The Freelancing Life

It's early for Valentine's Day, but never too early for love stories, and I have one for you, in this month's issue of the new Hallmark Magazine. See that story on the bottom right? "true love." That's me and a few other writers who have shared stories of "How We Met" in this month's Hallmark.

As a freelancer who pulls from several wells to make a living, I especially love magazine writing and the essay form; I cut my writing teeth on personal essays (or personal narrative, as I tell my students). As a human being telling stories, I especially love love stories. Real love stories.

So, when Hallmark said, "Five-hundred words on how-we-met, can you do it?" I said, "You bet." Famous last words! As I sat down with my notebook and began brainstorming -- the prelude to almost all my writing -- I realized, before I even began a draft, that writing a publishable 500 words was akin to writing a publishable picture book manuscript, and every word was going to count -- every word.

Try writing just 500 words about a topic you are passionate about -- a large topic, too, because we met twice, Jim and I, once when we were teenagers, and again when we were in our forties, and both meetings are crucial to the story I wanted to tell.

How would I narrow it down to the essentials and still keep a narrative arc? How would I choose just the right focus that would give me the most bang for my story-buck? How to connect with readers on an emotional level in 500 words? How do you do it? I find it helps if you have a good teacher, or editor, which I did. We did good work together. And today, the magazine came.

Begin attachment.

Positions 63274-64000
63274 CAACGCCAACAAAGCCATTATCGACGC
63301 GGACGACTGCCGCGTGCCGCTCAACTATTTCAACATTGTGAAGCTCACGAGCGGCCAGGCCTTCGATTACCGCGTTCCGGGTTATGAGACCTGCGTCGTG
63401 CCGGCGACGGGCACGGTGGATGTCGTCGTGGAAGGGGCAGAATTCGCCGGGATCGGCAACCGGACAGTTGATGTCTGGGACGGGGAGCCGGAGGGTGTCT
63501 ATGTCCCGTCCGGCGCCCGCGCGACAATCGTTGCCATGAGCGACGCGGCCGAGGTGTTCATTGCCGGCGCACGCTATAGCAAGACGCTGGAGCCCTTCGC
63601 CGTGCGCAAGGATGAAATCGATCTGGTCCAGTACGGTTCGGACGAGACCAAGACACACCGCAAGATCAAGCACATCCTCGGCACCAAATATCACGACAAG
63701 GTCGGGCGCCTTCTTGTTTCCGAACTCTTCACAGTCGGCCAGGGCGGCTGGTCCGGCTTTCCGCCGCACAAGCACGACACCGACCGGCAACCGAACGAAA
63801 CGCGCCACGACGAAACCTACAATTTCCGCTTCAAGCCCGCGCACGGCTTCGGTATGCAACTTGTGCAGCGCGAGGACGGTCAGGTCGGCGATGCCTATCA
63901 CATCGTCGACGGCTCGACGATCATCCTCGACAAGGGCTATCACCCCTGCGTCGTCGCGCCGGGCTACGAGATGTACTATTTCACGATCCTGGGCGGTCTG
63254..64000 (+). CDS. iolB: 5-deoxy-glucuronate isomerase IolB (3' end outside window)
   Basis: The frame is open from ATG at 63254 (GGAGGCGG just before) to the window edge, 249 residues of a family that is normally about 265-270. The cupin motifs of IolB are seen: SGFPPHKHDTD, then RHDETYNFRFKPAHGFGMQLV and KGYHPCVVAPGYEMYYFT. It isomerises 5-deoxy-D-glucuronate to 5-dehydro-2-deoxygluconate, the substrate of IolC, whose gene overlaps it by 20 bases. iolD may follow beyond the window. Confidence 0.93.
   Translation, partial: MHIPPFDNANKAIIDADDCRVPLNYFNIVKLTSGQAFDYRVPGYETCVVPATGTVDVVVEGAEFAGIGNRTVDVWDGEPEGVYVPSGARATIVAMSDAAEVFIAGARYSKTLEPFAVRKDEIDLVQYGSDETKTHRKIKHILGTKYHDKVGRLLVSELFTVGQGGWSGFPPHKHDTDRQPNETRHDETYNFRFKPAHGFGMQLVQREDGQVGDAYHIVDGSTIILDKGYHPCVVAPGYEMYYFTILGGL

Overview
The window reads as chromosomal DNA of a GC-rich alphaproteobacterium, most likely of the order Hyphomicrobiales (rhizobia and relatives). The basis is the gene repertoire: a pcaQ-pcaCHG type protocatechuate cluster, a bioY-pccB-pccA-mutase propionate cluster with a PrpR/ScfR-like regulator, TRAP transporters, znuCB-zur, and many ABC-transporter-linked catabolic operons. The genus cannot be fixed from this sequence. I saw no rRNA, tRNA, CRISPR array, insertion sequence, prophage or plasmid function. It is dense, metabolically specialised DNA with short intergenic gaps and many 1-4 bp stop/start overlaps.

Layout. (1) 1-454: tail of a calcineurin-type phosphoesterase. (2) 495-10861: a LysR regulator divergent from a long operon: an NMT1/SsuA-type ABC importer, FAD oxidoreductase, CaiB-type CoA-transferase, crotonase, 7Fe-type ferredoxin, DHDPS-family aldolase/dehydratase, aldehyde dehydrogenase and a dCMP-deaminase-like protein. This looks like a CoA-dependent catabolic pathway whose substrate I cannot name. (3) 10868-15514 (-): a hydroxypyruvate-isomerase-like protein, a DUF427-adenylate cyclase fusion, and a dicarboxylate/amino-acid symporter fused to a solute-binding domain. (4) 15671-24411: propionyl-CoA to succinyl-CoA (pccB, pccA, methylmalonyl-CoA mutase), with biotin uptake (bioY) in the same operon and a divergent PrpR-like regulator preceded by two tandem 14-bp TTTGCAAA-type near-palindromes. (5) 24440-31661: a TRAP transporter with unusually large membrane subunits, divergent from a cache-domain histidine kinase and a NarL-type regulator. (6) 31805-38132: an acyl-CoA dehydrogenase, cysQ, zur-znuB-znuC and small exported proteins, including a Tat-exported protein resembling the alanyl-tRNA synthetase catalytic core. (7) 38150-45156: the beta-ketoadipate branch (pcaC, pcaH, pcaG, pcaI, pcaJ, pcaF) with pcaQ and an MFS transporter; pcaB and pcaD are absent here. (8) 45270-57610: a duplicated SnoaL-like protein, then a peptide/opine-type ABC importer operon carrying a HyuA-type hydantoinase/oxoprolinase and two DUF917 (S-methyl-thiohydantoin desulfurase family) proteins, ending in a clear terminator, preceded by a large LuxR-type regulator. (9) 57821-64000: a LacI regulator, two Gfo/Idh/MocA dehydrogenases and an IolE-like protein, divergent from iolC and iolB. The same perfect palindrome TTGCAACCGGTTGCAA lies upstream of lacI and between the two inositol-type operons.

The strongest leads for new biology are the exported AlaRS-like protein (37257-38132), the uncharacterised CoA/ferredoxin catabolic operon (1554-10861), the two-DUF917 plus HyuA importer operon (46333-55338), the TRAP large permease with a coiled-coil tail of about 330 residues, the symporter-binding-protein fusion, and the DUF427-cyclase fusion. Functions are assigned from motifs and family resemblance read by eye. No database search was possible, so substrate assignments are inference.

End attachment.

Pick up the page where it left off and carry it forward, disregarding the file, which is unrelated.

So we celebrated, at my house. (Well, my editor wasn't here, but my new husband -- he of the how-we-met -- and I were here, along with a couple of guys hanging out on the roof, and two cats. That's enough for a party.)

I grated some cheddar, whipped some eggs and milk, and baked a vegetable pie using yesterday's leftover stir-fried beets, turnips, onion, broccoli and cauliflower.

And I basked in the beauty of the car house that Jim Williams and Stoney Vance are roofing with tin today. See my shadow? ("Wanna see my essay?" "Nah, that's okay... we're workin' with tin here...")

Now it's the end of the day. The river rock is in place, the workers are gone, the pie is eaten, the sun is setting, and the story is in print. First line: "He wore wingtips."

So... one more story out there in the world, to be shared. And isn't that what it's all about -- sharing our stories. For me, telling stories is a way to make a living, as it's what calls to me most strongly. Writing these stories makes me braver in the world, somehow. It's the way I understand myself and the world around me. Richard Rhodes said it in his book HOW TO WRITE: "Story is the primary vehicle human beings use to structure knowledge and experience." Yeah. Somethin' like that.

When I taught "Writing Techniques for Teachers" at Towson University, I used to invoke the words of Mrs. Frizzle of THE MAGIC SCHOOLBUS:
"Take Chances. Make Mistakes. Get Messy." It's what I tell fourth graders when I'm teaching personal narrative writing and showing them my messy notebooks. It's what I told the fourth graders at Mantua Elementary last week. And, bless their hearts, they made a mess. A joyful mess.

I showed them my drafts, too. I did three major revisions of this 500-word story for Hallmark, all of them messy. I had a great Mrs. Frizzle, my Hallmark editor. And I just kept trying to structure my experience, figure out what I had learned -- what knowledge did I have, if any, and how could I tell this short story from the deepest place I could touch? I believe story comes from what you know, what you feel, and what you can imagine. And I love the challenge of writing short.

So... if you've got your notebook: write 500 words about how you met your sweetheart. One of your sweethearts. Your child! A best friend. An enemy. Remember: What you know, what you feel, and what you can imagine. Show, don't tell. And have fun. It's just for you. See what comes up. As you write, keep in mind these words by poet Mary Oliver:

“To live in this world, you must be able to do three things: to love what is mortal; to hold it against your bones knowing your own life depends on it; and, when the time comes to let it go, to let it go.”